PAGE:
How to use the vLookup Function in Excel

In Formulas, Intermediate by Garrett Dorman0 Comments

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Imagine having a spreadsheet with thousands of entries. Also imagine needing to find a number for one of those entries. Maybe a phone number from a list of employees or a price for a specific item. This is a common problem faced by many Excel users around the globe. However, using Excel’s various lookup functions, this task becomes easy. By the end of reading this, you will be able to use several of these functions to find any information you need, no matter how many entries have to be sorted through to find it.

The cornerstone on searching through Excel is the VLOOKUP function. The VLOOKUP function looks like this:

=VLOOKUP(Lookup_Value, Table_Array, Col_Index_Num, [Range_Lookup])

Using this command, you can sort through most documents with ease. Lookup_Value is the item that you will be searching for. Table_Array is simply the relevant data to search through. Col_Index_Num is the column with the data you would like to retrieve. Range_Lookup is an optional argument to switch between Exact matching and Approximate matching. A sample of the VLOOKUP function is below.

VLOOKUP Function

The Col_Index_Num in the above example is 2 because the information to be searched through is in the second column of the selected table of data. Using 0 for the Range_Lookup performs an Exact match. When input, the formula returns the correct item number, shown in the following image.

VLOOKUP Result

The limitation of Exact matching lies in its inability to compromise on results. When searching for an item not in the list, the function output is #N/A. This would be caused, for example, by searching for Item3. Leaving out the space causes the Exact match not to find the entry. One way to correct for this is through Data Validation.

First, click on the cell you would like to validate data on, your Lookup_Value reference. In the above example, this would be cell A3. Then select Data and click Data Validation. A dialog box like the one pictured below will pop up. For this example, the List option would work well.

Data Validation

Select the items contained in the list, for this example cells A6 through A15, and the cell will be formatted to only take items contained in the list, as shown below.

List View

The IFERROR function is another way to deal with the problem of Exact matching. The IFERROR function looks like this:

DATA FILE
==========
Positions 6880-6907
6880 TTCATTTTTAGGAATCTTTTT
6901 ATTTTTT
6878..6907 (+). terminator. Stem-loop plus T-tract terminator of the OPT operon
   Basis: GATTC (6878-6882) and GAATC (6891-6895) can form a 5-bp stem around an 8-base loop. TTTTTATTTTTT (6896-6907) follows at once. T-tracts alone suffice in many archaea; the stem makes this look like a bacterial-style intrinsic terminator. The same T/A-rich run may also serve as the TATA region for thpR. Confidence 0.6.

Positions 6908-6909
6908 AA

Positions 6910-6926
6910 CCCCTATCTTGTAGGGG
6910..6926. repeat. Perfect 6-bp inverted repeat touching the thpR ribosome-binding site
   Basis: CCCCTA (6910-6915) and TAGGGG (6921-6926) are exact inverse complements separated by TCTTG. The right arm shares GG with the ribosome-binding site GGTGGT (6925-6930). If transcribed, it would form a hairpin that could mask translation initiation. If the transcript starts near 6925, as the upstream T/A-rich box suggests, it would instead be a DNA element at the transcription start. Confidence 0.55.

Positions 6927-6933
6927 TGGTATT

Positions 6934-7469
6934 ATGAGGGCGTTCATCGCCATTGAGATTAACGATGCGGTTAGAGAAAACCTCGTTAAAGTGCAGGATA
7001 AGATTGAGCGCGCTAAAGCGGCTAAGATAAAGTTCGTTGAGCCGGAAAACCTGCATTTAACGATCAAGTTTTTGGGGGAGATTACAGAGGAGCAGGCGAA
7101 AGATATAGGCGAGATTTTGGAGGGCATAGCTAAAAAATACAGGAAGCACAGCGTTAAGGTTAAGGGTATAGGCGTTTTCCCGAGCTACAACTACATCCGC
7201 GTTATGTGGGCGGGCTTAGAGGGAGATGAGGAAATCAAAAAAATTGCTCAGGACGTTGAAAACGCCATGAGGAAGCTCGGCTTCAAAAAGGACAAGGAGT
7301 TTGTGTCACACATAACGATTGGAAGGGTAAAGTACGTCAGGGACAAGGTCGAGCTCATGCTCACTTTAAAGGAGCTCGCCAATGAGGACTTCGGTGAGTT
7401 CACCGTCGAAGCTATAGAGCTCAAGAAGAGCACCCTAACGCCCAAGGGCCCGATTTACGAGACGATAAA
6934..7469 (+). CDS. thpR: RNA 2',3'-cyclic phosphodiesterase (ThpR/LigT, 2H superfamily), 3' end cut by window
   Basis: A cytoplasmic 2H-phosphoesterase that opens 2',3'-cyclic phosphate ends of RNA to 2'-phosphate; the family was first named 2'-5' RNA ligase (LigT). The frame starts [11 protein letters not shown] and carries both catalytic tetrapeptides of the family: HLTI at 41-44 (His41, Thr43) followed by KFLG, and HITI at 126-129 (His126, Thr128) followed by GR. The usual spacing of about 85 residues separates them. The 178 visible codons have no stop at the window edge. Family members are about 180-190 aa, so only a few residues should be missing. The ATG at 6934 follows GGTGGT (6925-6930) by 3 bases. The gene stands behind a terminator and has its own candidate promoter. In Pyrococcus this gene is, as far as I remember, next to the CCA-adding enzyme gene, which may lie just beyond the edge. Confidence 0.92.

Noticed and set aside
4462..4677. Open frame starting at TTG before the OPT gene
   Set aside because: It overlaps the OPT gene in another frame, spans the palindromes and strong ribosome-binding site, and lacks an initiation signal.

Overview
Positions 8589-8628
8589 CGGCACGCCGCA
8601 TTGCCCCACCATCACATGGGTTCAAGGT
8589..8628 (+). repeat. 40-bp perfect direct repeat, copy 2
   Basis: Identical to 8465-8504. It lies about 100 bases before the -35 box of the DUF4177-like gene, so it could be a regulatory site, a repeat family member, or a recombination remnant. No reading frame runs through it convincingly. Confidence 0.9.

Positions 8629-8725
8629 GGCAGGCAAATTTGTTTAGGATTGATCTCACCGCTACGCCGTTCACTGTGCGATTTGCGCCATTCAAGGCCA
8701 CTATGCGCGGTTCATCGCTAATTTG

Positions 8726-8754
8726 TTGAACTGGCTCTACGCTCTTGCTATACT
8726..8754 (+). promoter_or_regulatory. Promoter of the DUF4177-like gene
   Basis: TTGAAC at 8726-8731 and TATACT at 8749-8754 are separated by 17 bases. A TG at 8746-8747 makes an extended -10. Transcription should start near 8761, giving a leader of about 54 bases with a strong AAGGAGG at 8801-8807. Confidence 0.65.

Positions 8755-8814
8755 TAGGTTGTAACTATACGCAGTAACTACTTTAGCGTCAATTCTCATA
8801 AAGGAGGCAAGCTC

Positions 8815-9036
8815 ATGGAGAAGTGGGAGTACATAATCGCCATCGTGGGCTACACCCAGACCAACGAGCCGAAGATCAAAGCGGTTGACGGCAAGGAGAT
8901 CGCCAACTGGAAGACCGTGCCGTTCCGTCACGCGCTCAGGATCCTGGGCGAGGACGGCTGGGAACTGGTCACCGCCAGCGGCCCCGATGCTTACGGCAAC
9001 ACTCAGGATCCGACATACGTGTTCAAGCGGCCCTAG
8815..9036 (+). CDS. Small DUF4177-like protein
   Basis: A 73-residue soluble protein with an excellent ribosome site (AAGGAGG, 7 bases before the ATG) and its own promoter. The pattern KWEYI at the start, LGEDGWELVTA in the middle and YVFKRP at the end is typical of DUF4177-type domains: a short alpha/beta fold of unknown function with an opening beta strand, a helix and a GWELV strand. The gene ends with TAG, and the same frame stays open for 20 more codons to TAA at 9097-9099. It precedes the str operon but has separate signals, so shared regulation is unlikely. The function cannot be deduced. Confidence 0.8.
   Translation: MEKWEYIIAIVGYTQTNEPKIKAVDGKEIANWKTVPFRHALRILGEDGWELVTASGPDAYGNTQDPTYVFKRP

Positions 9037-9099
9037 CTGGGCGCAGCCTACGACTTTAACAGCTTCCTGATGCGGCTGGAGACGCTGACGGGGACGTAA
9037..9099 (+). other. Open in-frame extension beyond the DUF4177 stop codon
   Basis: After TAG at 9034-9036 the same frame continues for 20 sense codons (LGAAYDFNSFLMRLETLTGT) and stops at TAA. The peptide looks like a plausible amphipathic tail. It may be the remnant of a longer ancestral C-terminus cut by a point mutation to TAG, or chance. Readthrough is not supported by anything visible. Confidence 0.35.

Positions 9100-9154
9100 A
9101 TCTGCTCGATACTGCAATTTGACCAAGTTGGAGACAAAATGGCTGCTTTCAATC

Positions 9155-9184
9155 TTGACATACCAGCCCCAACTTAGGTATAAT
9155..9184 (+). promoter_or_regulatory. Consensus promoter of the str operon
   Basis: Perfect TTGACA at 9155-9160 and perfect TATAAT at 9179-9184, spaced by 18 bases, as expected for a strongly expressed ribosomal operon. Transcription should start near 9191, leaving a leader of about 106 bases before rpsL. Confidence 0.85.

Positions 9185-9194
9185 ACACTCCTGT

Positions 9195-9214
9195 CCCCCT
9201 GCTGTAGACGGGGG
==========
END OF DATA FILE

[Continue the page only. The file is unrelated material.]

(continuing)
=IFERROR(Value, Value_If_Error)

The Value argument is simply what will be checked for an error. The Value_If_Error argument is what will be displayed if there is an error. This can be a simple message, or use “” to display nothing. This function, used along with the VLOOKUP, such as in the following image, can be used to send a custom message to the user in the case of searching for an unlisted item.

IFERROR Example

The function will return the usual number if the item is found. However, if the item is not found, the function will return the error message specified, as in the following image.

Error Message

Lastly, we will look at the Approximate option for the Range_Lookup argument. First, it is important to note that in order for this option to work, the table must be sorted. Approximate is the default value for this function. This means leaving the argument out altogether is fine, or it can be explicitly stated by entering a 1 for the value.

When searching for an approximate match, it will look for the highest number without going higher than the Lookup_Value. An example of a search using Approximate match can be seen below.

Approx Match Example

In this case, the highest value under the Lookup_Value, 1200, is 1000. Therefore, the function returns 51, the number associated with 1000.

It is worth pointing out that if the Lookup_Value is higher than the highest value in the list, the VLOOKUP function will retrieve the last number in the list. For example, if in the above spreadsheet, 30000 was used as the Lookup_Value, the formula would return 884, the number associated with 25000. Since there are no numbers larger than 25000, it returns the largest.

While there are other options, and even entire functions, that can add to the value of the VLOOKUP function, this formula alone makes searching through impossibly large amounts of data a breeze. Using both Exact and Approximate matching, nearly any type of data can be easily sorted through. Data Validation and the IFERROR function fit seamlessly with VLOOKUP, adding even more versatility to this powerful function. These skills will make data location in Excel both quick and simple.

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